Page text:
Most Christians are very familiar with the verse “honor your father and mother”, but few actually know of its origin in the Bible.
The command to honor your father and mother actually comes from the Old Testament book Exodus 20 in God’s writing, giving of the 10 Commandments.
However, it is also a command that is repeated several times in both the Old and New Testament.
Chapter 20 of the Book of Exodus serves as a powerful reminder of the intimate relationship God has with humankind.
This passage specifically reveals the intense care and concern that God shows toward His followers.
Today this chapter remains popular because of a very special occurrence – the Ten Commandments.
After venturing up to Mount Sinai, Moses brought down from God’s own hand the Ten Commandments, rules given Him directly from God.
The Ten Commandments described ten precepts for how God expected His people to behave.
This monumental moment follows after the Israelites fled Egypt.
Chapter 19 in the Book of Exodus details how the Israelites camped in the wilderness, now living a life outside of slavery for a few months.
God informs Moses that He desires to bless the nation of Israel.
However, He also wants them to keep a covenant with Him (Exodus 19:5-6).
The Ten Commandments serve as part of that covenant.
One of these commandments spoke to the relationship between a child and parent and is a foundational guideline we as Christians still follow today.
The reason this commandment in addition to the other nine is still relevant today is because Jesus indicated such to later believers (Matthew 5:17-20).
Jesus did not come to abolish the law, but rather came to fulfill it.
We are to do our part in abiding by these commandments.
Today, there is a growing measure of controversy about whether or not the Ten Commandments are still relevant.
What is up for debate in the meaning of “honor” in the context of parents and children.
Exodus 20:12Amplified Bible
12 “Honor (respect, obey, care for) your father and your mother, so that your days may be prolonged in the land the Lord your God gives you.
The Word of God for the Children of God. Gloria! In Excelsis Deo! Alleluia! Amen.
This week I saw a posting on social media which asked these questions:
“What’s the #1 thing you want from your children?”
“What’s the #1 thing you want from your mom and dad?”
I was struck by the depth of answers along with the longing in the hearts of the children for their parents, parents for their children to love and serve the Lord.
• To know God and make Him known.
• To have the ability to see God’s presence in all circumstances.
• Respect and obedience to God.
• I want them to love God deeply in their heart leading to serving and glorifying Him with their lives.
• To be sold out to Jesus.
• For them to taste and see that the Lord is good, thus causing them to love the Lord with all that they are.
• Love and respect.
• To love and obey Jesus for themselves.
After all these thoughtful responses, one person answered the question, “What’s the #1 thing you want from your children?” this way…
• To be quiet.
One person responded to him this way, “He didn’t ask what wives want from their husbands!”
Another one quickly commented, “Sir, you know going get criticized for that!” To which that ‘father’ replied, “I am counting on it.”
He further shared his insight into his response.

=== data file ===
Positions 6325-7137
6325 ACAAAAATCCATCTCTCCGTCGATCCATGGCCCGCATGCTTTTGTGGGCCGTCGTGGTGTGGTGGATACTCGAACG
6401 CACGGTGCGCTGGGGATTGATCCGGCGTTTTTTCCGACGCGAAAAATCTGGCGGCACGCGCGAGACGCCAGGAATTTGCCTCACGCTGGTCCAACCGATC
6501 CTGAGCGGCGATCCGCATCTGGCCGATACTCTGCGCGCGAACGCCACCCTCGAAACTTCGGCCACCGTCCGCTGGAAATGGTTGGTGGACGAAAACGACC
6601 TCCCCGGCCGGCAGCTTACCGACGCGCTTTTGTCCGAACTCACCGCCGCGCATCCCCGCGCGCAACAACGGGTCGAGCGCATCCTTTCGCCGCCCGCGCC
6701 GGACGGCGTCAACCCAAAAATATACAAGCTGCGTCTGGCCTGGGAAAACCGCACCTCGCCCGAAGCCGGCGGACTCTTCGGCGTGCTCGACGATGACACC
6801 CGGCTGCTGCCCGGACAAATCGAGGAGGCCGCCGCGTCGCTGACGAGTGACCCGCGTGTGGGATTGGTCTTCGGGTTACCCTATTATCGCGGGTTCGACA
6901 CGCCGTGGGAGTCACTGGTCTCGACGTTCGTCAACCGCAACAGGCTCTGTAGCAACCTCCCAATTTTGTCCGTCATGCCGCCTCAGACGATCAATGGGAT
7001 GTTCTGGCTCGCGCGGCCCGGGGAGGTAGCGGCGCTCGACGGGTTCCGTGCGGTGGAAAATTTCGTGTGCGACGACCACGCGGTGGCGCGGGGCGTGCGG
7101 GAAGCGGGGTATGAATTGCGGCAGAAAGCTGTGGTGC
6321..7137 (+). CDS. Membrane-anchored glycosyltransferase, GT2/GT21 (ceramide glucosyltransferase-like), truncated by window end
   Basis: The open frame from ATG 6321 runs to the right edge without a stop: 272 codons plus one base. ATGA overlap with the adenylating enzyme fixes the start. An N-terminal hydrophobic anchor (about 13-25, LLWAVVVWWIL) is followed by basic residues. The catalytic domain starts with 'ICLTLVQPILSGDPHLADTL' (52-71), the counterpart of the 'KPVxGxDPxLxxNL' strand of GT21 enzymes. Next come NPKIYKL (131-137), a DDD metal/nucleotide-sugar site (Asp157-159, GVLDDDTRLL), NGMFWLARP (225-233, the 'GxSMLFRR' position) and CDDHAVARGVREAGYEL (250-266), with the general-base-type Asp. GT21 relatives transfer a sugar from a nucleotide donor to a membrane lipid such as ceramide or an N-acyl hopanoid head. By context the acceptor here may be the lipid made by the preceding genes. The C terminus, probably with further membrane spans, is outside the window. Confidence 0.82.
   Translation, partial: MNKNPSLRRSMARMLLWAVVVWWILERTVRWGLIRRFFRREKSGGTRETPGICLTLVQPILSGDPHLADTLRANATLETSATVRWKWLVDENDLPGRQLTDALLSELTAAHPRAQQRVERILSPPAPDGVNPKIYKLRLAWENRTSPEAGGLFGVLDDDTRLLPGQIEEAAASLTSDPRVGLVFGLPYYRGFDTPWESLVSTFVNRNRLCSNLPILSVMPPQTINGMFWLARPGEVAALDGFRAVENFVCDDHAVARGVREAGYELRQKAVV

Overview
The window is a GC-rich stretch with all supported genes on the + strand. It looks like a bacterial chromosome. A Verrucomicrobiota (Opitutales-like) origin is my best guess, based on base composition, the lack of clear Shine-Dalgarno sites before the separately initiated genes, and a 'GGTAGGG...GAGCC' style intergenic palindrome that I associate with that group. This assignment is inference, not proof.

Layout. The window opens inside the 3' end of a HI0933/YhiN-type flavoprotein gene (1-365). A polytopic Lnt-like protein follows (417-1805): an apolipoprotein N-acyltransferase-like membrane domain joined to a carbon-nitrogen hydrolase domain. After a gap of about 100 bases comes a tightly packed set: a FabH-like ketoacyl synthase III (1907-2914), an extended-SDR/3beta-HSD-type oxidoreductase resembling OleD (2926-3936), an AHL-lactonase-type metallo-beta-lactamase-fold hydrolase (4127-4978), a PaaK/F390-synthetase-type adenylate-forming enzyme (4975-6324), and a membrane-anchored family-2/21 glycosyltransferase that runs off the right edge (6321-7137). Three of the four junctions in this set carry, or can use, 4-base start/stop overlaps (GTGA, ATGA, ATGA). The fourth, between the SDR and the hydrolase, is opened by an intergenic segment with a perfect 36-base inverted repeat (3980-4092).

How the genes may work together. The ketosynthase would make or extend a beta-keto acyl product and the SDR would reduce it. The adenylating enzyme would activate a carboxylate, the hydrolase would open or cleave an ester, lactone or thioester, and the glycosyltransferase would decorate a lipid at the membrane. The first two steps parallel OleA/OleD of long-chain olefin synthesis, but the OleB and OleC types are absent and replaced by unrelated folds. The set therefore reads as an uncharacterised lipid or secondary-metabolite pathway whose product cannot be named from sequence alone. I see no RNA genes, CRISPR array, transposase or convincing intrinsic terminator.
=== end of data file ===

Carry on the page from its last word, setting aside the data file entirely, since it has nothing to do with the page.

He redeemed himself when he wrote,
“Being quiet isn’t obviously the #1 thing but I think it’s something as you get older you see the value in being quiet. Sit still! Be quiet when God is telling you something. Be quiet when someone with more experience is talking.”
All I could think to myself was;
Behind each of these posts from parents is a longing for their children to honor them, and to honor God.
In the fifth commandment, recorded in Exodus 20:12, we discover the #1 thing God wants from His children: “Honor your father and your mother, that your days may be long in the land that the LORD your God is giving you.”
Deuteronomy 6:6-7 tells us these commands are to be inscribed on our hearts so we can impress them upon our children.
Today, as a way to get these commandments into our heads and into our hearts,
I am encouraging families in the course of their celebrations today, to spend a little bit of “Father to Children” “Children to Father” time to make a bookmark and work together at reading and sharing and memorizing these short phrases.
1. One God
2. No idols
3. Revere His Name
4. Remember to Rest
5. Honor Parents
6. No murder
7. No adultery
8. No stealing
9. No lying
10. No coveting
Listen again to the command from Exodus 20:12:
“Honor your father and your mother, that your days may be long in the land that the LORD your God is giving you.”
Our main idea is this: Honoring your parents is always proper.
After making some observations, we’ll contemplate the precept. Then, we’ll consider the promise and conclude with how to practice this commandment.
1. This is a hinge commandment.
The first four commands deal with our relationship with God. The final six relate to our relationships with others.
The fifth commandment establishes that loving our neighbor starts at home.
When we’re out of step at home we’ll be out of whack with God and others. “The relationship between parent and child is the first and primary relationship, the beginning of all human society.”
2. This is the first commandment dealing with the family.
The fifth commandment focuses on the parent-child relationship while the seventh commandment calls us to marital fidelity. Family life is the bedrock of a culture. As the family goes, so goes the nation, and the church.
3. This is given to children of all ages.
The atmosphere of the home is in large part related to the response of the children, not just to the loving leadership of the parents.